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Discussion Starter #5
Using oil pressure to ‘determine’ the type of oil used is crazy, sorry. A better test would be the operation of the MDS, the wrong oil can cause it to not perform correctly. Still wrought with potential error. But unless we actually see the dealer add the oil we have to trust him. That’s one reason I have supplied my own oil to the neighborhood oil change shop. I can watch them put it in.



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Yeah, in hindsight probably crazy.

FWIW, my thinking was while one can't use oil pressure to distinguish between say Pennzoil 0w-40 and Mobil 0w-40 -- and this was not what I was concerned about anyhow -- I was expecting from the oil pressure to know if a 0w/5w-20/30 oil was used rather an 0w-40 oil. It was the use of one of these lower viscosity oils that I was worried about. Not really worried but it never hurts to have some level of confirmation something at least close to the right oil was used.

But who knows? Maybe even with a 0w-20 oil the oil pressure at least at hot idle would be the same as with 0w-40? (I admit with my Turbo I could not tell if 0w-40 or 5w-50 oil was in the oil tank. Hot idle oil pressure was the same, as nearly the same as I could tell, under the same ambient air temperature conditions.)

Did remember this AM and fetched the service invoice from the front seat of the car. I saw that Pennzoil 0w-40 synthetic oil was specifically listed as being used.

Never use MDS. I have MDS "disabled" by using the automatic's manual shift mode.
 

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Yeah, in hindsight probably crazy.

FWIW, my thinking was while one can't use oil pressure to distinguish between say Pennzoil 0w-40 and Mobil 0w-40 -- and this was not what I was concerned about anyhow -- I was expecting from the oil pressure to know if a 0w/5w-20/30 oil was used rather an 0w-40 oil. It was the use of one of these lower viscosity oils that I was worried about. Not really worried but it never hurts to have some level of confirmation something at least close to the right oil was used.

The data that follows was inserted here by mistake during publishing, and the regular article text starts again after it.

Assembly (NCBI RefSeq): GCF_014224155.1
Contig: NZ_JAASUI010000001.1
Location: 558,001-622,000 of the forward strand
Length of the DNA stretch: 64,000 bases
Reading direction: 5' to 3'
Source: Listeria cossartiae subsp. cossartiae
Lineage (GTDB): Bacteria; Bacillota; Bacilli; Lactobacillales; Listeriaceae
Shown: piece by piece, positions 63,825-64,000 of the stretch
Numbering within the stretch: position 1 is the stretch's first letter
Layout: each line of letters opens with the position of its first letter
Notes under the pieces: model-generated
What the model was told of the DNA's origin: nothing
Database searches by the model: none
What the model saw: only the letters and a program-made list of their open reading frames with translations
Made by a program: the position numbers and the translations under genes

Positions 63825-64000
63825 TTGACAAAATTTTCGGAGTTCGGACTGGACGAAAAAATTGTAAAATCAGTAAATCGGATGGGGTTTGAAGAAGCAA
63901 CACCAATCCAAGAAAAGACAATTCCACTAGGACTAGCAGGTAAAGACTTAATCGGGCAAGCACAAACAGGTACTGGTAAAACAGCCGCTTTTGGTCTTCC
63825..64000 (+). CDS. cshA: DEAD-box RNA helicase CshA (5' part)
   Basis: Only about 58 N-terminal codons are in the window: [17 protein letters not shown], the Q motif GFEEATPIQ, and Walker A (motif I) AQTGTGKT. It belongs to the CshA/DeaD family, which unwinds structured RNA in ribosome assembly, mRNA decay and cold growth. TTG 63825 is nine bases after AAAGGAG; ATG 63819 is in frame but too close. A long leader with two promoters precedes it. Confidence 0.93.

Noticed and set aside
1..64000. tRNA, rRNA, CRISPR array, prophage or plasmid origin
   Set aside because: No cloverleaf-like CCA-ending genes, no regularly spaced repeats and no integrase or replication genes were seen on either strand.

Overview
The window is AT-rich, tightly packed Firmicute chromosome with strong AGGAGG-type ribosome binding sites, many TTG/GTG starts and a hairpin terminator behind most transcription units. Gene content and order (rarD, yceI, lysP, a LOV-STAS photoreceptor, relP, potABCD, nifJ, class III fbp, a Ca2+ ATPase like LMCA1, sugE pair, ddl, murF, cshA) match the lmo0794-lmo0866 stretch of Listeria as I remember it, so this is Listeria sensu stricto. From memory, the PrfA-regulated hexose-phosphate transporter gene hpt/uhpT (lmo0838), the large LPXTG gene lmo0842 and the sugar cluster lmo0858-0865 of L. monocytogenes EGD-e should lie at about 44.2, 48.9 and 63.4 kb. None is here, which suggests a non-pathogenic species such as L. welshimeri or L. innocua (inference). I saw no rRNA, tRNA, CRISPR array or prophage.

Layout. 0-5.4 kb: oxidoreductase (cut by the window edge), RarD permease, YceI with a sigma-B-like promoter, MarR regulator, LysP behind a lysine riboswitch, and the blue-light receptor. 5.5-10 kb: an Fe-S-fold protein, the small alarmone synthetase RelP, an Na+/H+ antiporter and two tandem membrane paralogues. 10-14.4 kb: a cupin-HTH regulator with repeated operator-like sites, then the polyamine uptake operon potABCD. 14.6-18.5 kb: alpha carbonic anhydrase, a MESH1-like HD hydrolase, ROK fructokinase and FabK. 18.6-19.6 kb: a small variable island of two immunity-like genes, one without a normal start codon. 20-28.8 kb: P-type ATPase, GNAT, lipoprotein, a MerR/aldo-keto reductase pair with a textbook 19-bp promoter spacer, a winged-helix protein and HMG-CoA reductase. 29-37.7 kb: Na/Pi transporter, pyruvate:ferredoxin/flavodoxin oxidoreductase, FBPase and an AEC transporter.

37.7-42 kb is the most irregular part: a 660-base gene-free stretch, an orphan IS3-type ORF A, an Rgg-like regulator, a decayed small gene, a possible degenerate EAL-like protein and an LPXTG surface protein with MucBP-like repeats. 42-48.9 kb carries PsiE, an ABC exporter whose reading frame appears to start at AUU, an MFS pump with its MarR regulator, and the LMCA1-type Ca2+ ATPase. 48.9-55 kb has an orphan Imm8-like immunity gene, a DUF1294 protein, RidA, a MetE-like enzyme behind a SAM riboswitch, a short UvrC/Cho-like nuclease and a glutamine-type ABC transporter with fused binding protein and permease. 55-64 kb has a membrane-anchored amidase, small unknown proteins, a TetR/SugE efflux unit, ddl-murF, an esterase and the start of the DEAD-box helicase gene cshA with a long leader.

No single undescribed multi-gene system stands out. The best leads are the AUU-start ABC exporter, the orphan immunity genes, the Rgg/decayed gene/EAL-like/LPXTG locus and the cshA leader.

But who knows? Maybe even with a 0w-20 oil the oil pressure at least at hot idle would be the same as with 0w-40? (I admit with my Turbo I could not tell if 0w-40 or 5w-50 oil was in the oil tank. Hot idle oil pressure was the same, as nearly the same as I could tell, under the same ambient air temperature conditions.)

Did remember this AM and fetched the service invoice from the front seat of the car. I saw that Pennzoil 0w-40 synthetic oil was specifically listed as being used.

Never use MDS. I have MDS "disabled" by using the automatic's manual shift mode.
Just FYI, MDS is always disabled when you use sport mode. That's the best way to drive IMO :) That way you can leave it in D and still use the paddles at will, but it defaults back when you stop using them for a bit.
 

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Heres a wild question. Has anyone in the history of car forums who actually changes their oil on a regular basis (standard oil, nothing special), ever had an oil related issue with their engines? I mean people beat on normal cars for thousands of miles, and never get oil changes. And the engines seem to survive. Im sure if they use the standard dyno oil vs some ultra platinum whale snot mobil 1000 oil, either way youd never know. And neither would the car. As long as you are changing around 5k miles, you are fine people. Just use the recommended weight. Oil brand is really not a huge deal unless you are looking at special oils for wet clutches or long idling engines.
 

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Heres a wild question. Has anyone in the history of car forums who actually changes their oil on a regular basis (standard oil, nothing special), ever had an oil related issue with their engines? I mean people beat on normal cars for thousands of miles, and never get oil changes. And the engines seem to survive. Im sure if they use the standard dyno oil vs some ultra platinum whale snot mobil 1000 oil, either way youd never know. And neither would the car. As long as you are changing around 5k miles, you are fine people. Just use the recommended weight. Oil brand is really not a huge deal unless you are looking at special oils for wet clutches or long idling engines.